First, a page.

Some high functioning addicts - Charles Dickens, Frank Sinatra, Florence Nightingale, the great surgeon William Halstead, Irving Berlin.
I once met an elderly gentleman who claimed to be “the oldest living junkie”. He said that he had smoked opium in Chinatown with Irving Berlin before the Harrison Act (1914). He was a generous benefactor of an elite university. His name was on a wing of the hospital and on a campus building. He had no trouble getting his fix

Nature culling the herd, getting rid of the weak. Nothing more.
Thank you, Dr. Dalrymple. Another current causation illusion is ‘the street,’ which purportedly corrupts youth into crime and early death. Streets are made of concrete, steel and glass, not demons who destroy lives.
The social and moral environment of a slum may entice youth into squandering their life potential. But most of inhabitants of ‘the hood’ live relatively peaceful lives and some rise to the working or middle class, or better. The most likely candidates who might achieve above most of their neighbours may be found earning high marks in high school and in regular attendance at the community church.
Similarly, the marxist illusion of, ‘the patriarchy’ supposedly limits the life potential of females. Those indignant under-achievers would never admit to their lesser physical and intellectual resources, compared to most men. They want quotas, to defeat the omniscient, omnipresent, omnipotent, Patriarchy, Now!
richard ryder: i disagree. food is legal and people will next to kill themselves with it. I know because I did.
It is highly likely that the 'heroin' was
mixed with an ill defined dose of fentanyl or acetylfentanyl. These are highly effective narcotic sedatives that have a
relatively small dose range, above which
respiratory arrest occurs, followed in 6-10 minutes by brain death if there is no intervention. They are primarily used by anesthesiologists for that reason. Most hospitals do not allow fentanyl use outside the operating suite or perhaps ICU.
Drug "overdoses" are often the result of the drug being illegal. When you ingest heroin, cocaine, etc, you are playing Russian roulette. You don't know the purity, nor do you know what the drug has been combined or "cut" with.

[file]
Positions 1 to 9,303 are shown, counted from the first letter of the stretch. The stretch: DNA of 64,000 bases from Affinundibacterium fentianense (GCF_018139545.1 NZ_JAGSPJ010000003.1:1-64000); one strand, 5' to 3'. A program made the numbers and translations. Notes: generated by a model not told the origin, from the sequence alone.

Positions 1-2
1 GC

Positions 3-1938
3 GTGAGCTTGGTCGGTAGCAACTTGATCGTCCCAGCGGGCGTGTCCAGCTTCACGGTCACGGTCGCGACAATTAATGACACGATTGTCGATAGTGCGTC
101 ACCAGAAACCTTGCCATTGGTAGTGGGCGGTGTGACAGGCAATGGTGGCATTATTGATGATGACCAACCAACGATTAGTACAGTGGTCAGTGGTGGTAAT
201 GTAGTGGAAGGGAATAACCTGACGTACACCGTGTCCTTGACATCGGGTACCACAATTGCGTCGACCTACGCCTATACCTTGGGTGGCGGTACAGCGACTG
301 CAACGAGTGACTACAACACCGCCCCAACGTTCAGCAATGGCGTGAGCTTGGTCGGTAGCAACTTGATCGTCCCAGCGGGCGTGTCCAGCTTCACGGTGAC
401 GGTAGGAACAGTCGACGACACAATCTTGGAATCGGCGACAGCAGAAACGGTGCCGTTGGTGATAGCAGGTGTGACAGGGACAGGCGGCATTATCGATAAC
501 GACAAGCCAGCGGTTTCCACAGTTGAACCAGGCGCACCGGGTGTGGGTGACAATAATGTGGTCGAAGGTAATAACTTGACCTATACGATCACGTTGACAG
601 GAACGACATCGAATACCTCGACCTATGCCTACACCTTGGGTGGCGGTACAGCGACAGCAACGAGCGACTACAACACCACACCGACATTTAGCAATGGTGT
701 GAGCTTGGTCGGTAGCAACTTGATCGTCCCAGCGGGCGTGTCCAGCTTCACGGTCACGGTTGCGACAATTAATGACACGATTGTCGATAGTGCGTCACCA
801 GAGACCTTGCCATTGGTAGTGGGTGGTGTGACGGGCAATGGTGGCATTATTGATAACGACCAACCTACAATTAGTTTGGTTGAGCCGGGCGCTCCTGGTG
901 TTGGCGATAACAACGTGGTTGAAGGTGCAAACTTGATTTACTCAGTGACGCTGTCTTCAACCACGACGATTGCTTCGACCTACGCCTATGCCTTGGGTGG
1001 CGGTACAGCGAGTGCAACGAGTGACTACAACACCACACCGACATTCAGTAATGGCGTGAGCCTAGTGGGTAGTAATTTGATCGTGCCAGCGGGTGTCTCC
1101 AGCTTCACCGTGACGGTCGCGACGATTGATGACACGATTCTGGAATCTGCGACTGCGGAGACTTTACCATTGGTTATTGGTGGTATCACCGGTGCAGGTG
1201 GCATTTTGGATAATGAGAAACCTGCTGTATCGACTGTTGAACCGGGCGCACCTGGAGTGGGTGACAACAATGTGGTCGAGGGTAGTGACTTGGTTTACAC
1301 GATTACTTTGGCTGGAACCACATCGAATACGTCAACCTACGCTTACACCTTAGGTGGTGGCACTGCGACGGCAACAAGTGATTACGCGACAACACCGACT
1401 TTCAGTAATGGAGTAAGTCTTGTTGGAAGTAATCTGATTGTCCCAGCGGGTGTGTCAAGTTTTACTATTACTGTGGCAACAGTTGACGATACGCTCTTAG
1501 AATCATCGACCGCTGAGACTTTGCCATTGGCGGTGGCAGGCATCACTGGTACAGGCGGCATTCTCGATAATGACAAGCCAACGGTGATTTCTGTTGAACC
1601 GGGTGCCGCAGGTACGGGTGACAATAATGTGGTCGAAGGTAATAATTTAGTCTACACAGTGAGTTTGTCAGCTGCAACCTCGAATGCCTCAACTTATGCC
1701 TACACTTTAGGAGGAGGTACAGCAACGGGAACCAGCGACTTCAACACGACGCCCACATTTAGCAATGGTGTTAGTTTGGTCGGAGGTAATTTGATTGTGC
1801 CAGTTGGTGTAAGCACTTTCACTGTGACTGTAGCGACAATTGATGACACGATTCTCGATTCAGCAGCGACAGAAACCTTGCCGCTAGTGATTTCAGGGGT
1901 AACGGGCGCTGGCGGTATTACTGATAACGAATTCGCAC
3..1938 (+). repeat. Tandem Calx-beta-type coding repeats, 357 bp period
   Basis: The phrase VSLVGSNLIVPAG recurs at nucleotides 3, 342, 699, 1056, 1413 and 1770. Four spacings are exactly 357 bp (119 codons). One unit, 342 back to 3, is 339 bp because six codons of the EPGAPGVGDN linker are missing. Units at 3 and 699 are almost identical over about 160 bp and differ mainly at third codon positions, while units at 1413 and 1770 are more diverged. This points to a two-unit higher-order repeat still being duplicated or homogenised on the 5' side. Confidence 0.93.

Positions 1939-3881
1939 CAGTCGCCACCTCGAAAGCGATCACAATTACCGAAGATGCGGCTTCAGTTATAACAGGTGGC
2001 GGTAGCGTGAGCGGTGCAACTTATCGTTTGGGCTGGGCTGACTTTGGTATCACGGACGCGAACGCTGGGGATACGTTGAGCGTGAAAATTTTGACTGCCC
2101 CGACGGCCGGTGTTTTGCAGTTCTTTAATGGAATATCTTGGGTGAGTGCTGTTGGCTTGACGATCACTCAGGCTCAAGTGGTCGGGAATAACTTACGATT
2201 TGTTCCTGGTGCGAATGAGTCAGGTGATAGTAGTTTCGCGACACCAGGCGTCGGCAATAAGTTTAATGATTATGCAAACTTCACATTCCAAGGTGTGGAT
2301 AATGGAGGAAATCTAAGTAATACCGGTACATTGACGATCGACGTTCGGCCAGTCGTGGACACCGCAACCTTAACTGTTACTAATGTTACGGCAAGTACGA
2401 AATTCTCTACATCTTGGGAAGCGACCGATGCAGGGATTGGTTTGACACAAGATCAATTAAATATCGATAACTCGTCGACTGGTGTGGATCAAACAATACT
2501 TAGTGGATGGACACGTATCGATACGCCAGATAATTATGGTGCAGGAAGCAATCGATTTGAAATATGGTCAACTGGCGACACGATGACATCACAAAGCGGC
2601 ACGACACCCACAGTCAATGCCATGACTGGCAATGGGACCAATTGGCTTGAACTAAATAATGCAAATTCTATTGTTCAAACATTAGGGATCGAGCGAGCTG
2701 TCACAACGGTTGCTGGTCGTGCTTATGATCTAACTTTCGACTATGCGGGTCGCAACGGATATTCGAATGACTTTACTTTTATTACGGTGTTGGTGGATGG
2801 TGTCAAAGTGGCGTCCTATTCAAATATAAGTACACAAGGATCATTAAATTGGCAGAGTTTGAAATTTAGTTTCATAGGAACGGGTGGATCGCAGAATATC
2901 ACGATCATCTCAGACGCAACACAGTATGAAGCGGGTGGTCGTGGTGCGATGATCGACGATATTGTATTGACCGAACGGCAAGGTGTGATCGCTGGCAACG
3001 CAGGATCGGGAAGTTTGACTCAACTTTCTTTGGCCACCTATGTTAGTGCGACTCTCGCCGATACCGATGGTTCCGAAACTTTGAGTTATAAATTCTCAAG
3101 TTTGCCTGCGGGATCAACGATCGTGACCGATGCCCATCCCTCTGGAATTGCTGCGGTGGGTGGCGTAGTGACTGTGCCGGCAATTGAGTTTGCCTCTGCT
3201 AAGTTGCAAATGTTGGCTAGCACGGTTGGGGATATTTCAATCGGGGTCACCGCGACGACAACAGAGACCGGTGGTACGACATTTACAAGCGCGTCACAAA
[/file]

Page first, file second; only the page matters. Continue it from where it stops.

Moreover, you have no legal recourse to the drug trade at any level-- the usual civil lawsuit won't work here. We saw the same drug "poisoning" deaths with alcohol prohibition. We should have learned.

It's time we make these nasty drugs legal. Let legitimate vendors provide the product in sanitary conditions and known purity. Hold them accountable for the quality and disclosure for their products. Do NOT make them responsible for adverse results -- that's the individual's responsibility -- choosing to take unsafe drugs.

While drug abuse problems are VERY real, most "drug problems" are really PROHIBITION problems. Portugal has largely figured this out -- though they have shied away from full legalization/decriminalization. Other countries are considering similar steps --Uruguay being the latest.

Our endless American "drug war" provides good employment for police, prison guards, attorney and others -- which makes reform difficult. But sooner or later we WILL end this incredibly harmful war.
Thank you, Dr. Dalrymple for reminding us that only human actions can properly be called good or evil.
Alcohol has much the same reputation: it worms its way into its victims. Everyone (and yes, I mean _everyone_) who drinks to excess started and continues to drink for one reason and one reason only: he or she wanted to.

Recovery from excessive drinking (or its follow-on, alcoholism) begins in the same place: one must want to stop (and stay stopped).

Sadly, the most commonly advised societal cure is prohibition, which doesn't work. Prohibition is also a classic case of blaming the thing, rather than the user.
Trust the New York Times to confuse the innocuous phenomenon of drugs with the handful of irresponsible people who engage in the deadly practice of drug use.,10705/